In Mating in Captivity, I ask: why is the forbidden so erotic? Is it that when we do what we’re not supposed to, it feels like we’re doing what we really want? When we trespass the line in the sand, when is it weakness and when is it boldness? How do we understand the guilt that can follow the pleasure of engaging with the forbidden? How is it different when we cross the line alone versus when it’s a shared experience?

As a cross-cultural therapist, I often work with interracial, interreligious, and intercultural families for whom the very act of marrying out may be taboo. In my work with these families, the taboos each partner has inherited may cause tension when trying to break a stalemate or find consensus. It can be about circumcision, premarital sex, death rituals, financial beliefs, or whether to let one’s daughter wear a miniskirt. That said, you don’t have to be a Jew marrying a Muslim to face these tensions. Every couple brings their legacy of taboos into their relationship. 

When people talk to me about their transgressions, they talk about freedom, rebellion, power, bravery, and excitement. They also talk about guilt, secrecy, fear, and shame. There are many situations where we’re told you can never do this, that will never work, no woman or man has ever done that, why do you think you can? But defying the odds, going against one’s history of obedience, or just feeling “naughty” can be so enticing.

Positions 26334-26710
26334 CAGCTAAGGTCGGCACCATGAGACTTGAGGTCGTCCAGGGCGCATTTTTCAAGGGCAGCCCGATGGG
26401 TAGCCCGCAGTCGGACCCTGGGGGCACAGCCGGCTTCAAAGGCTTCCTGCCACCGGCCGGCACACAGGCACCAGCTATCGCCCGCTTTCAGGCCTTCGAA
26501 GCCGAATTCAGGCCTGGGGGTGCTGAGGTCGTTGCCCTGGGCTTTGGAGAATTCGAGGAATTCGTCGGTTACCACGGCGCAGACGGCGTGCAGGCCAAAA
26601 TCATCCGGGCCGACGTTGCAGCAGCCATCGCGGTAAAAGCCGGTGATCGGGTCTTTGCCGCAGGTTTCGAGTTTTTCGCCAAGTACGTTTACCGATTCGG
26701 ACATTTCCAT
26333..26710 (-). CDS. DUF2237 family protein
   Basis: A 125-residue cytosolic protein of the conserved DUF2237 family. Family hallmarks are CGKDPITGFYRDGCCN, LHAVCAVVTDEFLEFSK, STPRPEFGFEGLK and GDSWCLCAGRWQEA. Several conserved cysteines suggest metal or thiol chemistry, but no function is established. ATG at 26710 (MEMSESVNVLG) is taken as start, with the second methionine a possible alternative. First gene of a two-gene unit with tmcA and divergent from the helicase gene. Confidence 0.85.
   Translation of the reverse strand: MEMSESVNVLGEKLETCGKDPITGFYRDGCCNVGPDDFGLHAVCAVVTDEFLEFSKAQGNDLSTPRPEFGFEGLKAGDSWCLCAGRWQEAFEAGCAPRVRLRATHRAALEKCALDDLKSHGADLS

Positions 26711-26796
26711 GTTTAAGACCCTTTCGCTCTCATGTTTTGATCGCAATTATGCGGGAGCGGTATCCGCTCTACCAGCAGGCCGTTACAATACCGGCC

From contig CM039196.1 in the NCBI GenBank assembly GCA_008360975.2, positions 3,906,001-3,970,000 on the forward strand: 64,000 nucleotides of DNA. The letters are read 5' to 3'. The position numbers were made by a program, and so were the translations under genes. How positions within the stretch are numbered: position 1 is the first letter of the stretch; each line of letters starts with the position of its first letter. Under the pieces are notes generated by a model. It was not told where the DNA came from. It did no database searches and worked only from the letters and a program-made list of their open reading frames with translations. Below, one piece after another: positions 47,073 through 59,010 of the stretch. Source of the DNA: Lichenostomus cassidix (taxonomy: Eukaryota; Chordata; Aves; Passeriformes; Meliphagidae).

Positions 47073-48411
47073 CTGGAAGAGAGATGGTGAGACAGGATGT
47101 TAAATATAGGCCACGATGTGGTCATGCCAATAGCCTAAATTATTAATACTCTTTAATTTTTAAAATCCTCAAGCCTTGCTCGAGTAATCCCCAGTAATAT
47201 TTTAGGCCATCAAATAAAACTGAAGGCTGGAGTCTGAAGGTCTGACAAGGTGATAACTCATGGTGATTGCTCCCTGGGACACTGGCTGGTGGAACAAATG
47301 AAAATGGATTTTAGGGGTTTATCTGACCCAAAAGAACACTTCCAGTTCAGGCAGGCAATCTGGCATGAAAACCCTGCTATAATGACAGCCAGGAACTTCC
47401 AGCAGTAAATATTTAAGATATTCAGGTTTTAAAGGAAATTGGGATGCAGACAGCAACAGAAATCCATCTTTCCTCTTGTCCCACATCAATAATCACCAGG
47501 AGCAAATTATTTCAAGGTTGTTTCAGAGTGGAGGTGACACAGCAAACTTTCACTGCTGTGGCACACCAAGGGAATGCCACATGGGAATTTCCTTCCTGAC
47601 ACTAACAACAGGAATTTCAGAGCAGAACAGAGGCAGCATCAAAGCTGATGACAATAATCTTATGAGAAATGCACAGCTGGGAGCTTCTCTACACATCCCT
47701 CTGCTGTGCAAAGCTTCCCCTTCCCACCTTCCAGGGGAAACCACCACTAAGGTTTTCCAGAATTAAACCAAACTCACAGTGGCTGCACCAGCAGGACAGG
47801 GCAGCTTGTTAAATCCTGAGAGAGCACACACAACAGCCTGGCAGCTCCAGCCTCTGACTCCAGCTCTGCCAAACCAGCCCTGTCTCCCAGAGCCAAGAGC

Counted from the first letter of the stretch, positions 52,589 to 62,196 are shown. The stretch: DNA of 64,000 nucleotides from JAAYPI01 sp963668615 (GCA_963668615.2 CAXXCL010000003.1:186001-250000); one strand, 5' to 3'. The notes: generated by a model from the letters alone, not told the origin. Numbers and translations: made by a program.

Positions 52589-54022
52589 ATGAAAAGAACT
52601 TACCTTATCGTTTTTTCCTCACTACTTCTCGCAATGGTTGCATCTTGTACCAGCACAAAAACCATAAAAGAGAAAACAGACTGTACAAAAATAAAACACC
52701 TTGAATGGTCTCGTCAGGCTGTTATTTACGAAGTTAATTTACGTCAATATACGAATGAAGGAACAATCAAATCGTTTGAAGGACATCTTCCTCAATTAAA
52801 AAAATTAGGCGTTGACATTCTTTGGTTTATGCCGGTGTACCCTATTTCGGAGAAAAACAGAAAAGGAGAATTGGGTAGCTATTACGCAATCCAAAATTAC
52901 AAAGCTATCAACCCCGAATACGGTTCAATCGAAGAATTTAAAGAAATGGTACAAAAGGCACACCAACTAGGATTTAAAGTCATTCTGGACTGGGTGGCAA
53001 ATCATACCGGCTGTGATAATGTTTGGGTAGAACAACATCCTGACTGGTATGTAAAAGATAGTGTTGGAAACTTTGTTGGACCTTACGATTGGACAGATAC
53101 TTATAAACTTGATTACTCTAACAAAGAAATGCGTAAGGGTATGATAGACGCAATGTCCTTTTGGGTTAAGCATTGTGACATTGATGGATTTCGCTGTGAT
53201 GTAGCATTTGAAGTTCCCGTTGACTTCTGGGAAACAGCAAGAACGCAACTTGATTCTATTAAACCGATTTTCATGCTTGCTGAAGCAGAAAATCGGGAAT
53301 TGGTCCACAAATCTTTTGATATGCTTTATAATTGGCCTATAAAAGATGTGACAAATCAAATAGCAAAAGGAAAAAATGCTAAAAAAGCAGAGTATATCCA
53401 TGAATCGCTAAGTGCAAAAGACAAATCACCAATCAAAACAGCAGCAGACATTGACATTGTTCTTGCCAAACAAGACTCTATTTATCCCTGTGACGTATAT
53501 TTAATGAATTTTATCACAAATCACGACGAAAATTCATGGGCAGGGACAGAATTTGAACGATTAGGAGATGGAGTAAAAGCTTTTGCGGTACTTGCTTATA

Individualism and the modern ideology of love has liberated us from many taboos. It’s afforded us unprecedented freedom—premarital sex, marriage as a free choice enterprise, divorce, and more. But it has also left us unmoored, in search of new rules. I often talk about how we all need freedom and security, and autonomy and structure. A rejection of the old rules means we must make up the new rules for ourselves. And that can be a burden. It’s easier to reject the societal mandate than come up with our own codes. And even more so, when we have to discuss them openly with our partners. What if what we desire is the very thing they find so taboo? But a deeper relationship requires that we explore our own dark side of the moon. 

Let’s Turn the Lens on You